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DEATH AND SERIOUS INJURY CAUSED BY STABBING IN ENGLAND AND WALES 2000–2010
  1. M Davies,
  2. F Lecky
  1. Trauma audit and research network, University of Manchester, Salford, United Kingdom

Abstract

Objectives & Background Following a spate of high profile murders there is concern that injuries and deaths caused by knives is increasing in England and Wales, especially within the teenage population. Excluding police and Home Office statistics, there are few UK studies examining Emergency Department data.

Methods A retrospective analysis was performed of stab injuries from the Trauma Audit and Research Network (TARN) database (2000-2010), the largest national registry of serious injuries. Data were analysed to determine temporal trends in the prevalence of stab injuries and demographic characteristics of those injured. The UK Office of National Statistics provided data on deaths by stabbing.

Results Of 102,562 cases in the TARN database, 3052 (3%) were due to stabbing. There were 2755 men and 297 women with a median age of 28 and 33 years respectively. The median NISS was 18 with a mortality rate of 6.5% in men and 7.7% in women. The highest rate of stabbings as a proportion of all injuries was submitted from London (7.8%), with the South East submitting the least (1.5%). 92% resided in urban areas, 90% were due to assault and 36% presented to the ED between 00.00-08.00. Following a peak in the middle of the decade, serious stab injuries are falling. ONS data recording death from stabbing also follows this pattern, mainly due to a fall in homicides.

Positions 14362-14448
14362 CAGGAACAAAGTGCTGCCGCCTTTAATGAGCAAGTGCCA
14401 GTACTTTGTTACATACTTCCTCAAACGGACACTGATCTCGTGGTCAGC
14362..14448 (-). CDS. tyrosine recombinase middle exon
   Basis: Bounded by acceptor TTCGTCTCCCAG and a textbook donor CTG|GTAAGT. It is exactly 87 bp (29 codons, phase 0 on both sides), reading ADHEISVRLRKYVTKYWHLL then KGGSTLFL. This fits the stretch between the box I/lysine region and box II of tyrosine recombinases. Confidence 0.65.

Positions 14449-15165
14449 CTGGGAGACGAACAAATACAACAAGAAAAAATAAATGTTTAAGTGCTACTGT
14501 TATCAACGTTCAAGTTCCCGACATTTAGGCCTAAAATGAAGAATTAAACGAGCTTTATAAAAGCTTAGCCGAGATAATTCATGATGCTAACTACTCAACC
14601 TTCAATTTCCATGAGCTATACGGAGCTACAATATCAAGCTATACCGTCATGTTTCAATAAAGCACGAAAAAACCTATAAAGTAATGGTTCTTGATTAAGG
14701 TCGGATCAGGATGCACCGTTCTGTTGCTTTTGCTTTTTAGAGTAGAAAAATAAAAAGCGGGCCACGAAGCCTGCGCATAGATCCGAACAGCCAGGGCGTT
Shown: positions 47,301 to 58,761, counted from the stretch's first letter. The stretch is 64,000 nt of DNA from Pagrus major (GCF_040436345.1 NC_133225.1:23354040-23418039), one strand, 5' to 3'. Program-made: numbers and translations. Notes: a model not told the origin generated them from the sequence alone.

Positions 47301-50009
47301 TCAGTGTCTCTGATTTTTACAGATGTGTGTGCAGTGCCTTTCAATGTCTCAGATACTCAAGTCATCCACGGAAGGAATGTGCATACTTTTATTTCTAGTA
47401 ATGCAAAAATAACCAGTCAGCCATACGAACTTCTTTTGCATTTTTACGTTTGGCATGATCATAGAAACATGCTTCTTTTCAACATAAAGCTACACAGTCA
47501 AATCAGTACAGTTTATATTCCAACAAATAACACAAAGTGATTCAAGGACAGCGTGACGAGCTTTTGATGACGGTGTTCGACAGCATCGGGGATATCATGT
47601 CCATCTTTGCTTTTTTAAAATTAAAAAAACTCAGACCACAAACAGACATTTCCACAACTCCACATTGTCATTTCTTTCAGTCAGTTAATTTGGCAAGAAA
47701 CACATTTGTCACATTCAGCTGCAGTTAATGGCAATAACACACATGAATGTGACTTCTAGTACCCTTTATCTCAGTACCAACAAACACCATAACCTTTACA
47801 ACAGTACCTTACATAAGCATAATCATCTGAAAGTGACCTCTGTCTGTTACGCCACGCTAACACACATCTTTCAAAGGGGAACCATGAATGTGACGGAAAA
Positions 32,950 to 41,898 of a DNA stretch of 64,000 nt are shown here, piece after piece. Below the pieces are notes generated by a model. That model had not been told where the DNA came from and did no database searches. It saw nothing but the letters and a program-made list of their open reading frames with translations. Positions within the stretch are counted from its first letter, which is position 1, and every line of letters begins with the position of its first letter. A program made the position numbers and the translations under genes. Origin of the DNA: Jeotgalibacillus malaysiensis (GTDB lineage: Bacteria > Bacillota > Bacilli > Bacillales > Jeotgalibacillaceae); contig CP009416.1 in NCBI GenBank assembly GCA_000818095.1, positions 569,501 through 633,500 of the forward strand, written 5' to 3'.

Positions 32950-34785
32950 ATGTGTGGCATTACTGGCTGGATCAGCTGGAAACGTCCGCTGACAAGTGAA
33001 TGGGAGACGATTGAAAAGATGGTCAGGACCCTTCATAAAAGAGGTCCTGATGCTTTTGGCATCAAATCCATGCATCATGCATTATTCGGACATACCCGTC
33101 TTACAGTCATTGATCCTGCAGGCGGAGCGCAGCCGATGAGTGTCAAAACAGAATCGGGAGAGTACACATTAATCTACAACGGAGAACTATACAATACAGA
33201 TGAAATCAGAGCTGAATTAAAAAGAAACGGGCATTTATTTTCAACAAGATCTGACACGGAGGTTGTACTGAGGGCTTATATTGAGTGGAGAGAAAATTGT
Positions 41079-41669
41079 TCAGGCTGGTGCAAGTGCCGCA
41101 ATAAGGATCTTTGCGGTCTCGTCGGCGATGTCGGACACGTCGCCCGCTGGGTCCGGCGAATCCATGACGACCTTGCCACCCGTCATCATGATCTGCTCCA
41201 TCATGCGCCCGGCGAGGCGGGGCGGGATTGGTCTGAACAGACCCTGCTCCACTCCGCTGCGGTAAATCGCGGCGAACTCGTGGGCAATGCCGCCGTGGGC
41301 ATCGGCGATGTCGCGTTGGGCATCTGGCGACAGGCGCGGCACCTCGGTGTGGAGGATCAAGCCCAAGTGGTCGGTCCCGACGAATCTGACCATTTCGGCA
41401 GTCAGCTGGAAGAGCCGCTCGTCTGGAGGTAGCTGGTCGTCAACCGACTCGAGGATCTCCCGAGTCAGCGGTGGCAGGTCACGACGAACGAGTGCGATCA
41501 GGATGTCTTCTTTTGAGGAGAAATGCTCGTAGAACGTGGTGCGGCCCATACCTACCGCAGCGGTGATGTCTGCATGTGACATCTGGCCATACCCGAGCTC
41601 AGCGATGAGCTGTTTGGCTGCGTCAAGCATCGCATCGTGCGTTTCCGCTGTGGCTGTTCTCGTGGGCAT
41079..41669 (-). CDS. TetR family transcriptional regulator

Conclusion Both from TARN and ONS data, the rate of death and serious injury from stab wounds rose in the middle of the last decade but since 2006 is falling. Stabbings account for a low proportion of overall injury deaths and hospitalised trauma patients. The vast majority are due to assault and affect young men in urban areas, particularly London, the North East and the North West. Accidental death from stabbing is rare although suicide using sharp implements, particularly amongst older men, is perhaps more common than previously thought.

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